Rationality in Local and Global Contexts
Reports from the department of philosophy, University of Turku, FinlandReports from the department of philosophy, University of Turku, Finland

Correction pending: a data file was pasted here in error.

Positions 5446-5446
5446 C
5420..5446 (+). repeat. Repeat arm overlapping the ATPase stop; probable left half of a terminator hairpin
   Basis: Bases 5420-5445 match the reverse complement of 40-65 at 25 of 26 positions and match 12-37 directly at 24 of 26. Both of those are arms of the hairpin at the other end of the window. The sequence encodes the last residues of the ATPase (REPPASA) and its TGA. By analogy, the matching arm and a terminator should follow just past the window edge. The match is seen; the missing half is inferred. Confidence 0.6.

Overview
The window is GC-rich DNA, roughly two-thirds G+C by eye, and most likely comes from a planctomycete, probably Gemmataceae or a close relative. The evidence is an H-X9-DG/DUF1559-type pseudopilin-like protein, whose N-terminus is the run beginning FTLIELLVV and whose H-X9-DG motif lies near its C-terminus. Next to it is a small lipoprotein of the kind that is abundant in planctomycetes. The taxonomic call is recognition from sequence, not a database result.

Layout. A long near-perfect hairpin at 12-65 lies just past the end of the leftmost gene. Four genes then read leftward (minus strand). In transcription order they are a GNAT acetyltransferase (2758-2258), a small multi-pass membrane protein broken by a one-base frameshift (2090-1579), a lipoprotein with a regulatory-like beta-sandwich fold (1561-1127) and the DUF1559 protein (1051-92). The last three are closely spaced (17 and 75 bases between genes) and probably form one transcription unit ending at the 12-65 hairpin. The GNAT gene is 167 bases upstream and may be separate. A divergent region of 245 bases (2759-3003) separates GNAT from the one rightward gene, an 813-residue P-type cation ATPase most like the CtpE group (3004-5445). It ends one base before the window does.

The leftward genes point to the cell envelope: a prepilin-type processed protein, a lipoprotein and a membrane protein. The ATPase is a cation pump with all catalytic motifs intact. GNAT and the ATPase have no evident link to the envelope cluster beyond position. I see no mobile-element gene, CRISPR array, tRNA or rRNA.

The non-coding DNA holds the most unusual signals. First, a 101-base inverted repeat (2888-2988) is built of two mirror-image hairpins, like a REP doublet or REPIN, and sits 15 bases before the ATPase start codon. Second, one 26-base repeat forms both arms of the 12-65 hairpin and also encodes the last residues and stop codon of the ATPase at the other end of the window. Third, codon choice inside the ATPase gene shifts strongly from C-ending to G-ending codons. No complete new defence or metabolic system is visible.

Relativism and its sub-species like Moral Relativism or Cultural Relativism are usually understood as a kind of anything goes attitude. Chris Swoyer (2003) provides a more precise analysis of this notion interpreting propositions "X is relative to Y " in functional terms. He reads Y as an independent variable and X as dependent one. Then this proposition says that when Y is fixed X is uniquely determined but different values of Y correspond to different values of X (so the function is non-constant). If X stands for moral and Y stands for culture the relativism about these things amounts to saying that the former functionally depends on the latter. (Notice that the relativism in question is both moral and cultural but not in the same way.) For the obvious reason this may sound very embarrassing for people looking for definite answers to moral questions. Since the kind of relativism just described seems to imply sceptical views one often wishes to weaken it in one way or another. I shall try to show that the problem about this kind of relativism is exactly the opposite: it is a very weak relativism which doesn't really deserve its name. And stronger versions of relativism don't imply scepticism as we shall shortly see. So a reasonable strategy is to strengthen a weak relativism until it brings non-trivial results rather than try to weaken it. I shall demonstrate this claim first with a toy example and then with real examples from science and mathematics.